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Monday Tip-Off: Nostalgia in Basketball Gaming

Vince Carter dunks in NBA 2K11

We’re at midcourt, and the ball is about to go up…it’s Monday Tip-Off! Start your week here at the NLSC with a feature that’s dedicated to opinions, commentary, and other fun stuff related to NBA Live, NBA 2K, and other basketball video games. This week, I’m tipping things off with a few thoughts on nostalgia in basketball gaming.

Nostalgia is a powerful thing. Deconstructing it as a concept is a little beyond a site dedicated to covering basketball video games but suffice to say, experts who know a lot more about psychology and sociology than I do have identified both positive and negative aspects of nostalgia. Nevertheless, I’d say that for most of us, it’s a healthy indulgence of our old favourites, whether it’s video games, television shows, films, music, sporting moments, or whatever. It’s often fun to reminisce, not to mention good fodder for discussion and debate.

Basketball games appeal to our nostalgia with retro content such as historical teams, but old hoops games themselves also hold a certain appeal. It’s fair to say that many of us are nostalgic for the titles we grew up playing; I know I am, which is why I enjoy producing my weekly Wayback Wednesday feature. We also hold up the best releases from yesteryear as a benchmark for new games, which isn’t necessarily a bad thing. After all, we do want to see basketball games continue to improve, especially when it comes to the annual releases. However, it is possible to get caught up in nostalgia, judging new games unfairly and exaggerating the quality of older titles.

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The Friday Five: 5 Least Favourite Basketball Games to Mod

The Friday Five

Welcome to this week’s edition of The Friday Five! The Friday Five is a feature that I post every Friday in which I give my thoughts on a topic that’s related to NBA Live, NBA 2K, and other basketball video games, as well as the real NBA, and other areas of interest to our community. The feature is presented as either a list of five items, or in the form of a Top 5 countdown. This week’s Five is a list of the games that have been my least favourite to mod over the years.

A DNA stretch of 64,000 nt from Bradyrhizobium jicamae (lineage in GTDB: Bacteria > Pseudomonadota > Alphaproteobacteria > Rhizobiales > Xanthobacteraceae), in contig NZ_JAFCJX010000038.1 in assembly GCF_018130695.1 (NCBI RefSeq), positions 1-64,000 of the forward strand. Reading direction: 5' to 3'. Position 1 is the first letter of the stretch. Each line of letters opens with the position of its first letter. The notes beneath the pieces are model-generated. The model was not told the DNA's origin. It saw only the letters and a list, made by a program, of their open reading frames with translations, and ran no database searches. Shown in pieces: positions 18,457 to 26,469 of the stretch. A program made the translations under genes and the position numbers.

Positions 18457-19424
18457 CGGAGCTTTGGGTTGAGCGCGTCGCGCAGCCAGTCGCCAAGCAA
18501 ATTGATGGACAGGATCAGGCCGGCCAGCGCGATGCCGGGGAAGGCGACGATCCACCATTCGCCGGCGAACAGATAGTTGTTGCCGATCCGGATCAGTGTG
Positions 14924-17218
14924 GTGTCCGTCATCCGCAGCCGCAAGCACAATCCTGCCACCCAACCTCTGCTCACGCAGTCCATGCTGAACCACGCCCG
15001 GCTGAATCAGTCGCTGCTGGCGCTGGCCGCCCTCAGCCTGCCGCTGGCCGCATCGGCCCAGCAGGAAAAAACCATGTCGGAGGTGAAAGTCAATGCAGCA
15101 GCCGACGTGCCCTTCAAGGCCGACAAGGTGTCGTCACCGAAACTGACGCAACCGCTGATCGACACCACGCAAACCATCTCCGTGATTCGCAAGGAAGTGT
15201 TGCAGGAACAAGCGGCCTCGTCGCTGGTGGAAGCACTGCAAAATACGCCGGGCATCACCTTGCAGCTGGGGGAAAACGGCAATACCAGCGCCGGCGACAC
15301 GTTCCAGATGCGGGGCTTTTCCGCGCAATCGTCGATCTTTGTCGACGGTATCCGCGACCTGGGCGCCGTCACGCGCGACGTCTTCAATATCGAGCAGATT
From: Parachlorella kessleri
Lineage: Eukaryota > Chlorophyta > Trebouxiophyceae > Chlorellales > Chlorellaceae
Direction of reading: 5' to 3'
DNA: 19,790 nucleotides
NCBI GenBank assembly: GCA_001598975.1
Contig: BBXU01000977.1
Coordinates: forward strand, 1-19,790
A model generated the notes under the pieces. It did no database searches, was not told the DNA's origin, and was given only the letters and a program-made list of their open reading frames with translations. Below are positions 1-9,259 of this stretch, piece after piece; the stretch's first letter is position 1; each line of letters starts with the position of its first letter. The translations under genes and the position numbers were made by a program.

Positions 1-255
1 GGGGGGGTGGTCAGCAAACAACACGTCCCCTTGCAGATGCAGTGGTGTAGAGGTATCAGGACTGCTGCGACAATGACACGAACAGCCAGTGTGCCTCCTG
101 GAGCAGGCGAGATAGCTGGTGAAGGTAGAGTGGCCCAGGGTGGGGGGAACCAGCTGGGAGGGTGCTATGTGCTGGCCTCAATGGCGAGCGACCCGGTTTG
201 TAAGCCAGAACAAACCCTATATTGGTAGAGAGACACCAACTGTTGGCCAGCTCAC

Since I reflected on my favourite games to mod last week, it only makes sense that I now take a look back at some of the hoops titles that are among my least favourite to tinker with. As I mentioned in last week’s feature, some games are relatively easy to mod, while others are very cumbersome to work with. Even when you know what you’re doing and have mastered the techniques, the general difficulty or lack of flexibility with the files often makes modding more of a chore. Also, just as your favourite games are more fun to mod, the games that you don’t enjoy as much can be very unappealing to create content for.

With that being said, although these games are not among my absolute favourites to mod, I can’t say that I’ve never had any fun modding them. When it comes to a few of these games, I did spend quite a lot of time working on updates for them, and even returned to create new mods for them years later. It’s not that I absolutely hated every moment of modding them; if that were the case, I simply would’ve stopped sooner than I did. It’s just that of all the games I’ve messed around with over the years, they’re not among my favourites. Without any further ado, here are my five least favourite basketball games to mod, in chronological order.

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Wayback Wednesday: NBA Live 95 in NBA Live 06

NBA Live 95 in NBA Live 06 PS2

This is Wayback Wednesday, your midweek blast from the past! In this feature, we dig into the archives, look back at the history of basketball gaming, and indulge in some nostalgia. Check in every Wednesday for retrospectives and other features on older versions of NBA Live, NBA 2K, and old school basketball video games in general. You’ll also find old NLSC editorials re-published with added commentary, and other flashback content. This week, I’m taking a look back at the presence of NBA Live 95 in the PlayStation 2 version of NBA Live 06.